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Baseball: Congressional Panel Finds Insufficient Evidence to Charge Palmeiro


Major League Baseball star player Rafael Palmeiro of the Baltimore Orioles will not be charged with lying to Congress. Lawmakers said Thursday that there was not enough evidence against him. The Orioles' slugger still has a fight on his hands to regain any credibility.

The House of Representatives Government Reform Committee said there was insufficient evidence to bring perjury charges, and it would not refer Palmeiro's case to the Justice Department.

In March, Palmeiro told the committee in sworn testimony that he had never used steroids. However, in May, he failed a Major League Baseball drug test, coming up positive for the anabolic steroid stanazolol. Under baseball's drug policy, he was suspended for 10 days.

Committee chairman Tom Davis, a Republican from Virginia, said that while the investigation could not prove Palmeiro lied to Congress, it could not exonerate him either. "One month, he [Palmeiro] is up here saying he has never taken them [steroids]. He tests positive three months later. We felt that was a serious enough inconsistency. It doesn't mean that the inconsistencies can be explained, but, in our opinion, it does not meet the level for perjury," he said.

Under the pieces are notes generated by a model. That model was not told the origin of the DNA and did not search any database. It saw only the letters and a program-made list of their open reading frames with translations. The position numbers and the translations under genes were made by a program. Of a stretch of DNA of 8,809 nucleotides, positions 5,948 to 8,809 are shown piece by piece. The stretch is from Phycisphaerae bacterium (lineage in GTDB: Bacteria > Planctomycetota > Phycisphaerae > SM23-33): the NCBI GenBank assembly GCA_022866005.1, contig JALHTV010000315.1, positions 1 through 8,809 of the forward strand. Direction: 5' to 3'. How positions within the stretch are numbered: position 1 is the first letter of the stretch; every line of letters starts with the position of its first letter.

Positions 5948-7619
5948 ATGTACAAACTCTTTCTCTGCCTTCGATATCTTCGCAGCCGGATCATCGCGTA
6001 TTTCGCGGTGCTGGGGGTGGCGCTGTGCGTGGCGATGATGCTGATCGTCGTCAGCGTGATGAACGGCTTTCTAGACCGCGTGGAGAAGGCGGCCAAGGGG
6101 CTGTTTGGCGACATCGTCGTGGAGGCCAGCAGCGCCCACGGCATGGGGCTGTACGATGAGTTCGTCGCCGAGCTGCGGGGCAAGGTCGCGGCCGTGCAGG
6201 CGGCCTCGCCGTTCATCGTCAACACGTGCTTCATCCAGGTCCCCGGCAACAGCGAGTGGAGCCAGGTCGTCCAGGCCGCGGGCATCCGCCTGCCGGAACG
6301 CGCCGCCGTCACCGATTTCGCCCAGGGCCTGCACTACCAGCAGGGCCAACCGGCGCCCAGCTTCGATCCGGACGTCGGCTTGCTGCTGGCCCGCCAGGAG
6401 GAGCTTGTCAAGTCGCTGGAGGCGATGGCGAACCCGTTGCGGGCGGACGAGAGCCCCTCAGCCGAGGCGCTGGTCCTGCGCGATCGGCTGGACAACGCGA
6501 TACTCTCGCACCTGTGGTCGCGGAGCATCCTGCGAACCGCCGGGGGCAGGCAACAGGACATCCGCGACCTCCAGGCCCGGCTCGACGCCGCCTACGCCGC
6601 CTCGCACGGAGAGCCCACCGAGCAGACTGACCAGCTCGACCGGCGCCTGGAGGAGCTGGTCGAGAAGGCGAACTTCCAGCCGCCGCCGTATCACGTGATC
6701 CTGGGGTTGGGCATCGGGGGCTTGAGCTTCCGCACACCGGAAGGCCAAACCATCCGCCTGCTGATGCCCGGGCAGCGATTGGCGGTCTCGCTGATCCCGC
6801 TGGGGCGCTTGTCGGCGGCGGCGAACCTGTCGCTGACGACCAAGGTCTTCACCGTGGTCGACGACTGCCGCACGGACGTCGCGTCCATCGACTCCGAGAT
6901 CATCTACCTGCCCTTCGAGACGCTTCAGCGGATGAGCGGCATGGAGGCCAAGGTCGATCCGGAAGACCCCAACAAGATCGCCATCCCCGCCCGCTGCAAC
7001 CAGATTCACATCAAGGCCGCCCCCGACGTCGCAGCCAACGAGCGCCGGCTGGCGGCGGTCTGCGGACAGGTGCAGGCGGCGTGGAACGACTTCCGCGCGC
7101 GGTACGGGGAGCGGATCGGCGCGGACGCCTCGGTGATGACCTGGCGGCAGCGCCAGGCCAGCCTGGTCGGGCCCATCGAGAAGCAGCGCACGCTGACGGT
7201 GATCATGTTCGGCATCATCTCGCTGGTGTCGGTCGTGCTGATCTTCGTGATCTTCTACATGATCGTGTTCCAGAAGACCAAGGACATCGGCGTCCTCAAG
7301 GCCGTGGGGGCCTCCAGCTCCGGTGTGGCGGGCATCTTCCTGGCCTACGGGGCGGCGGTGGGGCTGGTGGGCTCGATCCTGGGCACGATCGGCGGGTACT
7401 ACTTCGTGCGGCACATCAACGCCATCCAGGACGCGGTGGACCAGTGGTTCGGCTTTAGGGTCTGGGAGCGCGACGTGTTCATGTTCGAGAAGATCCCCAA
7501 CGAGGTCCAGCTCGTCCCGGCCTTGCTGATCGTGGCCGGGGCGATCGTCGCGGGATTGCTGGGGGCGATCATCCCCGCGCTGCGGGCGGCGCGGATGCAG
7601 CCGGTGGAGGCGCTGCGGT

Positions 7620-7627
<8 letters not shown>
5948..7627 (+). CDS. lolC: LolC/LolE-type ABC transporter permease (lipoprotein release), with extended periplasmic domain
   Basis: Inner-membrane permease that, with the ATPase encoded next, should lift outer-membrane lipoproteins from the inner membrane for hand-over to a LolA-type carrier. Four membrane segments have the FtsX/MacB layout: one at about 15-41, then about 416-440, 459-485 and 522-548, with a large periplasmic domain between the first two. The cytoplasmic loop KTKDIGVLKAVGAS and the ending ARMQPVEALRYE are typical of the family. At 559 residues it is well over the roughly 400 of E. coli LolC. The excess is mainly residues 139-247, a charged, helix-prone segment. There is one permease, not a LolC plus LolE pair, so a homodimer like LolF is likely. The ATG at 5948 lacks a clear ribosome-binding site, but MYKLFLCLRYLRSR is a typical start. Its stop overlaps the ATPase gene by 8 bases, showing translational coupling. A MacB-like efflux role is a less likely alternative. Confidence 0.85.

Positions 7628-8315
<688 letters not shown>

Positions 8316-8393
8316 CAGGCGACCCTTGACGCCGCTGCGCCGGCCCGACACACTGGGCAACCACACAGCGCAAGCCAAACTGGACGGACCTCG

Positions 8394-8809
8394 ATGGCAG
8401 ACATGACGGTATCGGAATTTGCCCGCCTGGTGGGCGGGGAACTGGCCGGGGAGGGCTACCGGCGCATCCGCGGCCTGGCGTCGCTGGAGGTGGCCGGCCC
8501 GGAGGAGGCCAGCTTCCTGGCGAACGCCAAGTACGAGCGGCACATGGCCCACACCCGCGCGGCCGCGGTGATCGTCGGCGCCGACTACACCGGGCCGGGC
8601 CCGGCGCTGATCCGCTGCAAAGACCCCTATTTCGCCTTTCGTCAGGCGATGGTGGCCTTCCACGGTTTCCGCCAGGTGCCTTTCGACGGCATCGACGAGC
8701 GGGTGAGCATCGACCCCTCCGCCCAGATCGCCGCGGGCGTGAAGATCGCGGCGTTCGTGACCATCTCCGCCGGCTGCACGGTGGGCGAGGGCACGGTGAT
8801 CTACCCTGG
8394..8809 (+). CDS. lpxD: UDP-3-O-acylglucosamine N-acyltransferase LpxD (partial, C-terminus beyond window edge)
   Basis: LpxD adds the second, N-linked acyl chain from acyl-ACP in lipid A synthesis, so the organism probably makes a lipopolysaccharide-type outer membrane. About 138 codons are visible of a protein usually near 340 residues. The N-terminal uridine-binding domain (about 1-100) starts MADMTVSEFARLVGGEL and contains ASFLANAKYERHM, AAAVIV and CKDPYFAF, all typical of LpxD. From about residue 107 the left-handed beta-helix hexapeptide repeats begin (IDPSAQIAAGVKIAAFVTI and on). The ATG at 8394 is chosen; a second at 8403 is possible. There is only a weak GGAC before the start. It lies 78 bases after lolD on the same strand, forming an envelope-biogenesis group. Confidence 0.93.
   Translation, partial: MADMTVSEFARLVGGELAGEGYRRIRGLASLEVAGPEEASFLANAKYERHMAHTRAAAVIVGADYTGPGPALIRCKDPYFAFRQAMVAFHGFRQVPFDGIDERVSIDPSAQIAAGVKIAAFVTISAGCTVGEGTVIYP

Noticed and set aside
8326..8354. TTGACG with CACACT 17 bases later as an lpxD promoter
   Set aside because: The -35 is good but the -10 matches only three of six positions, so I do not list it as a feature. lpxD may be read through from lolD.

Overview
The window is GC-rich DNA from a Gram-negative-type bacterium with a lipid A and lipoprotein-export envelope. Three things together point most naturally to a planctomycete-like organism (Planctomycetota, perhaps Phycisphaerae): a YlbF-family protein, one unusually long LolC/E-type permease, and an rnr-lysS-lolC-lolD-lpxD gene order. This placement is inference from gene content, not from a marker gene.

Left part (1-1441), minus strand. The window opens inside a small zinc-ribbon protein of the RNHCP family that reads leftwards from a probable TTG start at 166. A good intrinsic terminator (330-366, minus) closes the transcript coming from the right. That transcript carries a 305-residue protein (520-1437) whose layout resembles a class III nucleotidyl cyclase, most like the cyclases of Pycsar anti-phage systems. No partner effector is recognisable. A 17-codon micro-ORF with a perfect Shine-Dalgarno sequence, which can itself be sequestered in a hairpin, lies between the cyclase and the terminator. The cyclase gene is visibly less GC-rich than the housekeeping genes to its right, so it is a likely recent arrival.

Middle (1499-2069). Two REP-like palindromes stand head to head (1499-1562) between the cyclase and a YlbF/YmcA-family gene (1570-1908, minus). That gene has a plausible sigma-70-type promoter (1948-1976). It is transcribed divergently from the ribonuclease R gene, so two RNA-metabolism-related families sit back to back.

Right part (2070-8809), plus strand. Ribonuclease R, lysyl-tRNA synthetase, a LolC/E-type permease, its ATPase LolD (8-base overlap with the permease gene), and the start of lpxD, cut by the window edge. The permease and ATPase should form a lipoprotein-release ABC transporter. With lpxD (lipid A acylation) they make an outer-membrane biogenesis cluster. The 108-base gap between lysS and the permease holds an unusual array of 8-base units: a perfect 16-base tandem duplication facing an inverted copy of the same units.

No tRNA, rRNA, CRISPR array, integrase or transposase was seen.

Palmeiro issued his first detailed public comments on the case Wednesday, saying that the positive test might have come from a tainted vitamin shot given to him by a teammate. However, Congressman Davis said investigators had tested other similar vitamin shots, and had found no steroids in any of the samples.

Palmeiro, 41, has 3,020 hits and 569 home runs in his 19-year career, and said he has not ruled out returning to baseball. But his actions could be a problem when he is eligible for baseball's Hall of Fame.

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